The red Starbucks cup controversy taught us that if people are used to their Starbucks cups with Christmas-related designs on it, they will be upset with anything different. Swapping the snowflakes for a Christmas Tree would have likely caused just as much uproar, trust us.

This does not mean you should shy away from change!

Being different is what makes your brand and company yours.

As long as you’re aware of the fact that any change will result in some level of resistance, you’ll be better prepared to preempt resistance with a gradual announcement that doesn’t “shock” your audience.

Effective use of social media for customer service can really help in this arena.

Knowing you may be on the receiving end of some angry fans gives you an opportunity to prepare responses in advance.

Predetermined responses are great as long as you take the time to modify them on a case-by-case basis. In other words, prepare on-brand messaging that you and your team can easily tweak to fit unique situations.

Be positive and prepared with branded messages to combat any consumer resistance during a controversy.

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5. Always have a plan.

After the first red Starbucks cup controversy, the brand realized they had inadvertently (or purposely, we’ll never know) unearthed a gold mine.

They didn’t get nervous and switch back to their old design. They adapted and created a new strategic plan. That plan involved revving up the PR engine with even more cup “controversy”.

This Spring Starbucks just released a new Spring Cup line with pastel colors and designs of flowers, bunnies, and sunshine.

The doodles are very nondescript as you can see here.

The Spring cup design | 5 Lessons Learned from the Red Starbucks Cup Controversy

Source: Cosmopolitan

The cups have absolutely nothing to do with Easter, but you’re right to assume the media sure thought they did.

It’s clear Starbucks will continue to gain a lot of press with a little effort while welcoming the criticism! Is the word “Genius” coming to mind? We thought so.

Starbucks effectively took a rainy day and turned it into sunshine (hmm…inspiration for the Spring Cup Line perhaps?) by staying true to their brand and embracing varying opinions.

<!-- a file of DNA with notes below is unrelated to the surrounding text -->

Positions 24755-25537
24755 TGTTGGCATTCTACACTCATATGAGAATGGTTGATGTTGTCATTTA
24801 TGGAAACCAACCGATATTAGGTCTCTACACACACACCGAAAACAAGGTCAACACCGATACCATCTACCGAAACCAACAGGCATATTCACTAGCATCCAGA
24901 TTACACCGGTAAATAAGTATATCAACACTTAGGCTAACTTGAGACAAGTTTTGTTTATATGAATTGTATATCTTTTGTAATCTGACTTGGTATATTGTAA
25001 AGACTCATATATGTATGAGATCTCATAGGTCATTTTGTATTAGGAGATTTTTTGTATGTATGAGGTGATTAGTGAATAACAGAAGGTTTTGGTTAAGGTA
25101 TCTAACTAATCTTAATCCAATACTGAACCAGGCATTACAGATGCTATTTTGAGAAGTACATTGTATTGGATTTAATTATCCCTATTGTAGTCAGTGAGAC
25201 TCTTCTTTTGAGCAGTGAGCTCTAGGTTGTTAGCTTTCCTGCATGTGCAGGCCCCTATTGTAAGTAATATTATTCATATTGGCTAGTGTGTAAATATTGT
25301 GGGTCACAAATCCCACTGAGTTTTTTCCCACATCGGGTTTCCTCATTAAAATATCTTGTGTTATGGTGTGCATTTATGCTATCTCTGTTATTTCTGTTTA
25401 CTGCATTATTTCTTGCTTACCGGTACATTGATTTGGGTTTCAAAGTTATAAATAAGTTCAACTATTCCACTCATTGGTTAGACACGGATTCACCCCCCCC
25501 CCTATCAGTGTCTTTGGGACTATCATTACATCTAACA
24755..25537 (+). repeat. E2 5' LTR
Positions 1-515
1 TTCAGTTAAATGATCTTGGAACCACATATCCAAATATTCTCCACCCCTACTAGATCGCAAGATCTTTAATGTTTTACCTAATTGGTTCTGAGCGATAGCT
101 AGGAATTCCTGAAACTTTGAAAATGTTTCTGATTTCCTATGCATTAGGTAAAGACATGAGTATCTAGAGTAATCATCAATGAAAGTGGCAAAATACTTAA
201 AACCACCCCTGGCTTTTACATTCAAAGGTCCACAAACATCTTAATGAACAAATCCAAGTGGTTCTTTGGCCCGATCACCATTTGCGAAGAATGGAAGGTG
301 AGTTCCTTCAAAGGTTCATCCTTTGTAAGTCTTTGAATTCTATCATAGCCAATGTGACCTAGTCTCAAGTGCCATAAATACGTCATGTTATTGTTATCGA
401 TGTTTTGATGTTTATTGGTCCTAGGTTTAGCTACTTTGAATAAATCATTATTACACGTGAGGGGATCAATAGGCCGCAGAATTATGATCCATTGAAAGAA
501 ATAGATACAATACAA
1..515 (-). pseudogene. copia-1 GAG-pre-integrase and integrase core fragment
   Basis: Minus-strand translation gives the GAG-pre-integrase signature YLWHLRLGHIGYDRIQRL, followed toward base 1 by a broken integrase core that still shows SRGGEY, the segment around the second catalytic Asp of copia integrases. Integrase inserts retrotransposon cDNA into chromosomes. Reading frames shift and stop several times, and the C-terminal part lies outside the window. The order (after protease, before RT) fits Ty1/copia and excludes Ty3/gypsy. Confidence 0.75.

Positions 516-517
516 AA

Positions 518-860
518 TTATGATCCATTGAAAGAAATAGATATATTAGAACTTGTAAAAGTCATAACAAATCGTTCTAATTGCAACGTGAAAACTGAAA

If critics were vocal about one of your business decisions, how would you handle it? Consider how you’ll answer – or not answer – critics on social media and elsewhere.

Knowing this is a significant part of the battle.

Adapt and create a new strategic plan to welcome criticism in a positive light on your marketing channels.

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SEE ALSO: 3 Simple Steps for a Strategic Marketing Planning Process


Conclusion

Although each controversy over Starbucks red cup began with negative feedback, they were definite wins for Starbucks. Without saying much, they found themselves in the midst of a series of successful campaigns–and all they did was release a new cup.

If you’re a marketing professional, you can probably envision the hours and hours of strategy and design meetings it took Starbucks and their creative agency to get to the new cup design.

Plus, we know they debated over whether “poking the bear” with a second cup design was the right idea. But to the general public, this comes off as a small campaign with a big impact–and that’s priceless.

Consider how even a massive brand like Starbucks can do “a little” and end up with a lot. When it comes to your business, the big take away here is finding ways to create an impact without creating endless work.

These impacts are usually rooted in change.

In other words, you don’t need a million dollar budget and a year of effort to make waves.

Think about the kinds of things you can change for the better. Remember, not everyone is going to agree that it’s better, but that is okay. As long as you truly believe the change makes your company, product, or service better in some way, it’s worth doing.

We have certainly learned a lot from the red starbucks cup controversy. Remember these key lessons:

  1. Bad PR is not always so bad.
  2. Stick to your brand values.
  3. Be good at what you do.
  4. Prepare for some consumer resistance.
  5. Always have a plan.

What else can marketers learn from the red Starbucks cup controversy?

Let us know what you think in the comments below!

Setting the Bar for Brand Identity: Where Everybody Knows Your Name

 

BONUS: Get our guide to building a brand identity, where everybody knows your name.